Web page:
BBC journalists go on strike
London - Thousands of BBC journalists in Britain on Friday walked out in a 48-hour strike over pensions in a move set to knock a string of the broadcaster's flagship shows off air.
The walkout by about 4 000 members of the National Union of Journalists (NUJ) began at midnight and was reportedly due to cause major disruption, with TV and radio shows enjoyed by millions of Britons pulled entirely or cut back.
Most BBC radio and television news programmes will either not go out or be severely disrupted and the British broadcaster's rolling news channel will air live news bulletins only intermittently, reports said.
Picket lines will be mounted at BBC offices across the country in the first of two strikes planned for this month, with the second due to take place on November 15-16.
Negotiations about proposed pension changes between BBC journalists and management broke down last month, with 70% of the NUJ's members voting against the broadcaster's latest offer on pensions.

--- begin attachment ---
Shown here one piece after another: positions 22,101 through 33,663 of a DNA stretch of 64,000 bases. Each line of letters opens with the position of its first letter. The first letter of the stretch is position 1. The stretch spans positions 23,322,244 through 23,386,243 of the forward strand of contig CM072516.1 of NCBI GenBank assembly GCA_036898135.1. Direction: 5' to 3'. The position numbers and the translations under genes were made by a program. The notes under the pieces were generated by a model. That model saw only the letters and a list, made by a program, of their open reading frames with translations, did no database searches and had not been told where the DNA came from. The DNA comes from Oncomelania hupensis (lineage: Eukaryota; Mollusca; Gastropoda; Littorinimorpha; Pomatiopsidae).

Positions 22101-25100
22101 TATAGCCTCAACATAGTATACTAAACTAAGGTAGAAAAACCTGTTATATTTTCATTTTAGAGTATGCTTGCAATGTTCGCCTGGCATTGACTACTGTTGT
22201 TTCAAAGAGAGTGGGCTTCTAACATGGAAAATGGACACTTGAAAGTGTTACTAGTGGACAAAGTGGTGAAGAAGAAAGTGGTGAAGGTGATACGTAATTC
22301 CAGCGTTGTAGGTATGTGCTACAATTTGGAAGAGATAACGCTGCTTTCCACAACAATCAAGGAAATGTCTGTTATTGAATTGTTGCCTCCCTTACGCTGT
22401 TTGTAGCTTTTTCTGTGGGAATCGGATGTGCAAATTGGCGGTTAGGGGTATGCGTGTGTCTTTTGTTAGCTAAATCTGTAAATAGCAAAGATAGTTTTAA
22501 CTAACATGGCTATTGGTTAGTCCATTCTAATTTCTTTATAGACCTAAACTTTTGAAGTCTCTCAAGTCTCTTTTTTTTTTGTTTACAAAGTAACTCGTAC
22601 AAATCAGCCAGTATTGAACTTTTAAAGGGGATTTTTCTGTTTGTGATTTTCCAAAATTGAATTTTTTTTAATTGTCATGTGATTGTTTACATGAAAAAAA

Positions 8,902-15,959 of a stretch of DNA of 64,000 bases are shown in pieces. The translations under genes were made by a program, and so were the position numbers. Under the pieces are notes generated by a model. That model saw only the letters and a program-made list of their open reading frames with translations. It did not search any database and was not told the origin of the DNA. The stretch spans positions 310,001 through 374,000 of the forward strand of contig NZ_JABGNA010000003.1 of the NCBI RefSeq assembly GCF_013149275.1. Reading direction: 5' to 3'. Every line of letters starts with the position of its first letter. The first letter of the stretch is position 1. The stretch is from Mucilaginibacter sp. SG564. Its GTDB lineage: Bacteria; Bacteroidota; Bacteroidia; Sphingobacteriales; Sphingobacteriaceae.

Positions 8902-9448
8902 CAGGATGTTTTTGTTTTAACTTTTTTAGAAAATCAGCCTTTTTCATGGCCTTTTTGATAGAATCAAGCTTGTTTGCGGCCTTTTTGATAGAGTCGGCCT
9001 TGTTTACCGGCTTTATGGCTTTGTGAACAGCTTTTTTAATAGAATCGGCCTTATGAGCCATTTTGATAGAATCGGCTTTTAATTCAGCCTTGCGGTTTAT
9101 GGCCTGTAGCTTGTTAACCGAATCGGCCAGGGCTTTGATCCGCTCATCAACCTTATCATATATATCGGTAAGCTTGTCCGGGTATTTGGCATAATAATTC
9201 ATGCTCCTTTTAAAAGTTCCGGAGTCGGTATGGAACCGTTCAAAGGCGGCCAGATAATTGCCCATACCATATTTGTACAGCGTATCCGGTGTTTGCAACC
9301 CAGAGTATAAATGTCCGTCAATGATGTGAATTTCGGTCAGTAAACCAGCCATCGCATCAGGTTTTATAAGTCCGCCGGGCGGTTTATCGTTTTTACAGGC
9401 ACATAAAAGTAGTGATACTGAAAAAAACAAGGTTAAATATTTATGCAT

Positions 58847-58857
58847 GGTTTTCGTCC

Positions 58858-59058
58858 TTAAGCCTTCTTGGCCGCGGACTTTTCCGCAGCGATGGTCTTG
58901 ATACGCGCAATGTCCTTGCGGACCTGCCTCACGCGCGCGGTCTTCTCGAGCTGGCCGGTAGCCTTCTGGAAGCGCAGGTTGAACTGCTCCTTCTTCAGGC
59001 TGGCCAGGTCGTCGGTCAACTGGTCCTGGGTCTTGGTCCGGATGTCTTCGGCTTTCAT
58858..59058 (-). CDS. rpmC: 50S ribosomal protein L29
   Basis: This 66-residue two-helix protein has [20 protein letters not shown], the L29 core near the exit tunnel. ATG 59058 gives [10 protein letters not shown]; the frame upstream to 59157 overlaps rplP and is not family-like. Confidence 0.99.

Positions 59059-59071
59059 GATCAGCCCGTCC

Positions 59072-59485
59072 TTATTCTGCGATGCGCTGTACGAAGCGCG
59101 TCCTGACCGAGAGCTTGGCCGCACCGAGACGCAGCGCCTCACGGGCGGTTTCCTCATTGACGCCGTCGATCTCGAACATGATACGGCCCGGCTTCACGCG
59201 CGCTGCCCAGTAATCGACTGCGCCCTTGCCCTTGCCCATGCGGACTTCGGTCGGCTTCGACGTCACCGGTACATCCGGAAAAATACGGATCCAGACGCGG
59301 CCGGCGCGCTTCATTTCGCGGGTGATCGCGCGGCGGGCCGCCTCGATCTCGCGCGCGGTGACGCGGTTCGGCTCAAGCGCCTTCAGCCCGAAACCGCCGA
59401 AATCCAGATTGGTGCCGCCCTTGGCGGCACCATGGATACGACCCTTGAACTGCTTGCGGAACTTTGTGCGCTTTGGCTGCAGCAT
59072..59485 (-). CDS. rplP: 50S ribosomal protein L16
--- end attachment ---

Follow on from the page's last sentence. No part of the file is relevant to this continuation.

At the heart of the dispute are the BBC's plans to reduce a pensions deficit of £1.5bn by capping increases in pensionable pay.
"NUJ members across the BBC have consistently dubbed the proposals a pensions robbery," said NUJ general secretary Jeremy Dear.
"That hasn't changed. The BBC have now left members with no choice but to take action to defend their pensions."
As part of the government's massive programme of spending cuts, the BBC has agreed to take over funding of the world service from the foreign ministry in return for a six-year freeze on the licence fee.
Every householder in Britain with a television or radio must pay the fee, which is the BBC's principal source of funding.